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Next: Determining Sample Size for Up: Confidence Intervals Previous: Estimating the Population Mean

   
t-based Confidence Interval for the Mean

The 95% confidence interval provided by ( 7.4) is simple, but not very useful. Why? Because the population standard deviation $\sigma$ is usually unknown (if we knew it, we would likely also know the population average $\mu$, and have no need for an interval estimate.)

In practical applications, we replace the population standard deviation $\sigma$  in ( 7.2) by S, the standard deviation of the sample. However, this substitution changes the coverage probability $1 - \alpha$. Fortunately, there is a simple adjustment that allows us to maintain the desired coverage level $1 - \alpha$: replace the normal distribution critical value z by the slightly larger t-distribution critical value t. The resulting confidence interval is the primary result of this section.   

  % latex2html id marker 4840
\fbox{ \parbox{5.5in}{
\vspace*{1ex}
{\bf $t$ -Confi...
...ce is given by
\begin{equation}
\overline{X} \pm t(S/\sqrt{n})
\end{equation}} }
  where t is a critical value determined from the tn-1 distribution in such a way that there is area $(1-\alpha)$ between t and -t.    

\epsfig{file=talpha2.ps, height=4in, width=3in, angle=-90}

The value n-1 is called degrees of freedom , or df for short. It is a parameter of the t-curve in the sense that changing the value of n-1 changes the shape of the t-curve, though usually not by much. Here are appropriate t critical values for selected $1 - \alpha$ and n-1.

\begin{displaymath}\begin{tabular}{l\vert ccccc}
$1-\alpha$\space & .80 & .90 &...
... $t$ : \mbox{n-1=500} & 1.28 & 1.65 & 1.96 & 2.58
\end{tabular}\end{displaymath}

   

The t critical values are always larger than the z, and get progressively closer as n-1 gets larger (they are equal at $n=\infty$). For a 95% confidence interval, the t values are 2.06, 2.03, 2.01, 1.98, and 1.96 for respective sample sizes n= 26,36, 51, 101, and 501.

Recall that the term $S/\sqrt {n}$ in equation ( 7.5) is the (estimated) standard error of the mean. With .68 chance, $\overline{X}$ misses $\mu$ by less than this amount. To generalize, $\overline{X}$ misses $\mu$ by less than $t (S/\sqrt{n})$ with $1 - \alpha$ certainty. Thus, the term $t (S/\sqrt{n})$ is called the margin of error with confidence level $1 - \alpha$.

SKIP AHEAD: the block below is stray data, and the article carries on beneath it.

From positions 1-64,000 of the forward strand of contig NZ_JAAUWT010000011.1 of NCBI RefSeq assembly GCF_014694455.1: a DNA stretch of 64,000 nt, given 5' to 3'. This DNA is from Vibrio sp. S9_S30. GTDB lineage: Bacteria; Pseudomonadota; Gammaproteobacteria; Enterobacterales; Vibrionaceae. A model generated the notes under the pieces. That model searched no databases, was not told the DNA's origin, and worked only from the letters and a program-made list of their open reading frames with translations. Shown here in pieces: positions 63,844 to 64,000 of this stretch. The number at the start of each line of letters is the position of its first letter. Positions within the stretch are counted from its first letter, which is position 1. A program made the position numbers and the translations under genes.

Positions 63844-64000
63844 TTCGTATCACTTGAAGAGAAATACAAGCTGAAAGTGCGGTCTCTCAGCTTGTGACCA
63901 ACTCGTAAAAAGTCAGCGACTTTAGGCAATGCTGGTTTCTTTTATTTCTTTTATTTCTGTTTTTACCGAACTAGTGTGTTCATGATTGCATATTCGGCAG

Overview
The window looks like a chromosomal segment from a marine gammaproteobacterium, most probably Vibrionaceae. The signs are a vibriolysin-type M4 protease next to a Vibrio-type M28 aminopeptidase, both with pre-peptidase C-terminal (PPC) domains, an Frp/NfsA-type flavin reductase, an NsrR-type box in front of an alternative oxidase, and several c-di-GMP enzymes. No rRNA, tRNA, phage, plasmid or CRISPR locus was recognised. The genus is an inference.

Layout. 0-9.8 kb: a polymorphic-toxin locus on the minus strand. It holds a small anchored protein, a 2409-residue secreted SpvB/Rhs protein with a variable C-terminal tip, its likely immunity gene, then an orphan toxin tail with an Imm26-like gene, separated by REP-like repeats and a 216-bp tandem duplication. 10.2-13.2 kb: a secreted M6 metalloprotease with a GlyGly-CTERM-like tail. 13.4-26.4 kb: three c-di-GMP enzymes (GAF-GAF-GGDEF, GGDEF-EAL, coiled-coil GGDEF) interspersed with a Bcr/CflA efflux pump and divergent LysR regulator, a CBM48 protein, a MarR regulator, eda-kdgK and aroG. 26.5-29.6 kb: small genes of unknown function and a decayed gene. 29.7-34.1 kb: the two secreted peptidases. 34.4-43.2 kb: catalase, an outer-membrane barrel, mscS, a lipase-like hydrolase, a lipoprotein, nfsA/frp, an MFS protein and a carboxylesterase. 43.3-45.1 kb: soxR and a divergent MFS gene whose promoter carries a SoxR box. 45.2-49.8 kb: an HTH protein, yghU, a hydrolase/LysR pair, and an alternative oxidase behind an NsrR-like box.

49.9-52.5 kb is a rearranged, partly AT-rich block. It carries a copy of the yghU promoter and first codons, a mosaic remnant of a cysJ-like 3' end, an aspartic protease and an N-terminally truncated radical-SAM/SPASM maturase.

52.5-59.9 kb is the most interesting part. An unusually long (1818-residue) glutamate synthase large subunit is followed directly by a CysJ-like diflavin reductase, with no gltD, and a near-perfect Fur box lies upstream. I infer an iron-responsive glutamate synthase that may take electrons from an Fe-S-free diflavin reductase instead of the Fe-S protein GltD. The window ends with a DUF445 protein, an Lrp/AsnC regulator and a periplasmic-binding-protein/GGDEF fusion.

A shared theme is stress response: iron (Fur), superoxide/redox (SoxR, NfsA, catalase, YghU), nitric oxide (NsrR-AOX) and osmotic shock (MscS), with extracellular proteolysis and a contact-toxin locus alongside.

If $1-\alpha=.95$, then t is close to 2.0. For this reason, the 95% margin of error is often written as $2 (S/\sqrt{n})$. When working with a random sample, the exact critical value t is read from a table or calculator, and depends on the sample size. However, for sample size calculations (see next section), the approximate critical value 2.0 is typically used.

Example: Given the following GPA for 6 students: 2.80, 3.20, 3.75, 3.10, 2.95, 3.40
a. Calculate a 95% confidence interval for the population mean GPA.
b. If the confidence level is increased from 95% to 99% , will the length of the confidence interval increase, decrease, or remain the same?
c. If the confidence level is kept at 95% but the sample size is quadrupled to n=24
(i) do you expect the sample mean $\overline{X}$ to increase, decrease, or remain approximately the same?
(ii) do you expect the sample SD S to increase, decrease, or remain approximately the same?
(iii) do you expect the length of the confidence interval to increase, decrease, or remain approximately the same?

We end this section with a reminder that the confidence interval ( 7.5) works well ONLY when at least one of the following conditions hold: (i) the population histogram looks like the normal curve, or (ii) the sample size is relatively large ($n\geq 30$ is a frequently used thumb rule . The following table summarizes the performance of the t-intervals under four situations.

  Normal curve Not normal curve
Small sample size [n<30] Good Poor
Larger sample sizes [$n\geq 30$] Good Fair


next up previous contents index
Next: Determining Sample Size for Up: Confidence Intervals Previous: Estimating the Population Mean

2003-09-08